The discussion between Mathieu Berger (MLB, UCLouvain) and Robin Wagner-Pacifici focused on elements of her sociological theory of events, as developed in the upcoming What is an event ? 1, and more precisely, on a chapter about 9/11 and its lasting effects, at a local scale, on Lower Manhattan.
About "Cities in shock" : Some of the terrorist attacks we have witnessed recently in democratic countries were not only directed towards groups or populations ; they targeted cities and what is at their core : the liberal public space and urbanity as a way of life. Today, these tragic events require interdisciplinary descriptions, dialogical interpretations and explanations, involving specialists in urban studies, sociology of terrorism and criminology. This series of conferences is an attempt to start such a dialogue.
Mathieu Berger (MB) : First can you tell us about this forthcoming book, What is an event?, and how this chapter on 9/11 takes place in the whole project?
Robin Wagner-Pacifici (RWP) : The book as a whole tries to capture our experience of living through events, and our experience of understanding the way they take shape and then the way they flow. It intends to develop an analysis of events as both taking shape and form, and then the way it kind of moves through all of these different shapes, as it develops, as it is characterized, or contested or accepted by the public and shaped by authorities.
As events flow through these various forms, there is an attempt on the parts of those who are put in charge of the event, or those shaping the event or attempting to shape the event, to tamp it down, to make it have a definitive structure and a definitive resonance in the society. But at the same time, because in order to do that they have to keep reinforcing it, events are necessarily "restless", or fluid 2. And so there is sort of a dynamic tension between this attempt to create a structure and a given form, and the need to keep it moving.
The chapter you're talking about is a case study of 9/11 as an event that - I make the argument - gets stuck in Lower Manhattan, between the original attack, the two airplanes flying into the twin towers, and approximately ten years later when the memorial and the museum are actually opened. The concept that I use to describe the way in which this event gets stuck in Manhattan is the concept of an "event eddy" (in French, "tourbillon"): this is an idea of something that rotates on itself and that can never really develop a trajectory outwards.
And about your conference on the urban traces of terrorist attacks, the relevance is that I try to develop an understanding of the space of Lower Manhattan as an "event space", to really reconceptualize cities, or parts of cities, as places where events live, continue to live or go in some kind of period of desuetude, or sequestration, or get becalmed, or fragmented. So that's basically the chapter and I can certainly go into some of the details if you like, but perhaps you have a question just on what I said so far?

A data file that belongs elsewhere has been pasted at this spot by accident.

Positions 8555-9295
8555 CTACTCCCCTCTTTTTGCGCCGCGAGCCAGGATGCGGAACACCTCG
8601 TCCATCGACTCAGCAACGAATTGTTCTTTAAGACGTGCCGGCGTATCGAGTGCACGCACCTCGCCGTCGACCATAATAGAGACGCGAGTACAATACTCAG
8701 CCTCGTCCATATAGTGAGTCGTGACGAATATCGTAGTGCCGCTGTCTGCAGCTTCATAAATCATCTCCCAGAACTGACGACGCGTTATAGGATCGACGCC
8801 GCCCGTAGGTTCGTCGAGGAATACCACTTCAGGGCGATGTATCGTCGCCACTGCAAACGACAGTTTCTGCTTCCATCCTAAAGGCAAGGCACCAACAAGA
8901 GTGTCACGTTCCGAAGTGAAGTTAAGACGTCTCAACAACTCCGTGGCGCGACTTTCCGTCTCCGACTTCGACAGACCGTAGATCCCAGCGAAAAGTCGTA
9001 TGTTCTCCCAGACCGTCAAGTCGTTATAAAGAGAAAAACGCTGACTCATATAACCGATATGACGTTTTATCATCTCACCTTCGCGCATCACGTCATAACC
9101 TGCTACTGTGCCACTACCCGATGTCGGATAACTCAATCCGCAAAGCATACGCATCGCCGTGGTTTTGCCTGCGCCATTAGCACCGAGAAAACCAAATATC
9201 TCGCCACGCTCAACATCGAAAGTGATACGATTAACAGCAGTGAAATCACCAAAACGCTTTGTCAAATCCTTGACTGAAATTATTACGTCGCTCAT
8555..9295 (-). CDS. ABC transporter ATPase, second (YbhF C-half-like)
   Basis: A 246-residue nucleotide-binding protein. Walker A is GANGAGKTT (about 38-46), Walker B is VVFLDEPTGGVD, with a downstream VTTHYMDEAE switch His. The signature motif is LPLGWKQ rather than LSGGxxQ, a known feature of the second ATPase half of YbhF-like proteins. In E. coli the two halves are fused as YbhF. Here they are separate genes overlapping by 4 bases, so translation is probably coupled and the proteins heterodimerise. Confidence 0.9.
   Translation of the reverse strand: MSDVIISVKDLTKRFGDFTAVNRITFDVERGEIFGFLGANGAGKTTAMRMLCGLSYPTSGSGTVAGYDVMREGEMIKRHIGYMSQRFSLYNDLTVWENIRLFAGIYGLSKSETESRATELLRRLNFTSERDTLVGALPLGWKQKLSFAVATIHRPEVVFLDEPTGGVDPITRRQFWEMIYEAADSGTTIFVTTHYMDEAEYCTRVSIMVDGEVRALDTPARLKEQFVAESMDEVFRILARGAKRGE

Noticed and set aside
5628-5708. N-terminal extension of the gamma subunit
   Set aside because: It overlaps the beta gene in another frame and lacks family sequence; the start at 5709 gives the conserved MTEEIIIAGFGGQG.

MB : Well that's exactly the kind of discussion we would like to have, and the kind of new language we need to describe events, things that are obviously not tangible, and which need a new vocabulary. There's this metaphorical dimension of the language you just used: an event getting "stuck", "sequestrated", it's almost as if you would consider it as a living being or as a substance, as something that has its own life and its own evolution. So can you tell a little more about this strange being?
RWP : One of my initial provocations into this project was to argue against another subfield of sociology, of what is called "collective memory, in which memorials are understood in a particular symbolic way, as essentially finishing an event. And so you look at a memorial and you say "this is about the memory of an event", however contested the event was, nevertheless the memorial, the monument is seen as kind of putting a definitive end to the event, or remembering the event through its concrete shape. I say " No! " , these memorials are actually part of the events themselves. They carry the events forward and events don't live anywhere but in the actual forms that the human agents involved create, even if they are far over. So for 9/11, what I understood about Lower Manhattan was that there were a number of initiatives that were attempted during this ten year period between the attacks and this memorial complex creation, that were not able to be fully developed, and were not able to be unanimously approved, even though they had very strong symbolic ramifications, and even though they had very practical ramifications.
And these involved where to hold the trial of Khalid Sheikh Mohammed, who was one of the alleged masterminds of the 9/11 attacks. There was originally a very strong indication that there would be a civil trial held in the federal court house in Lower Manhattan, not far from the site of the World Trade Center. And there was an extraordinary debate and resistance to that, on the parts of some members of the families of victims, some political authorities, some residents of the neighborhood. So there was a contestation over whether they would have the civilian trial there, or a military trial in Guantanamo.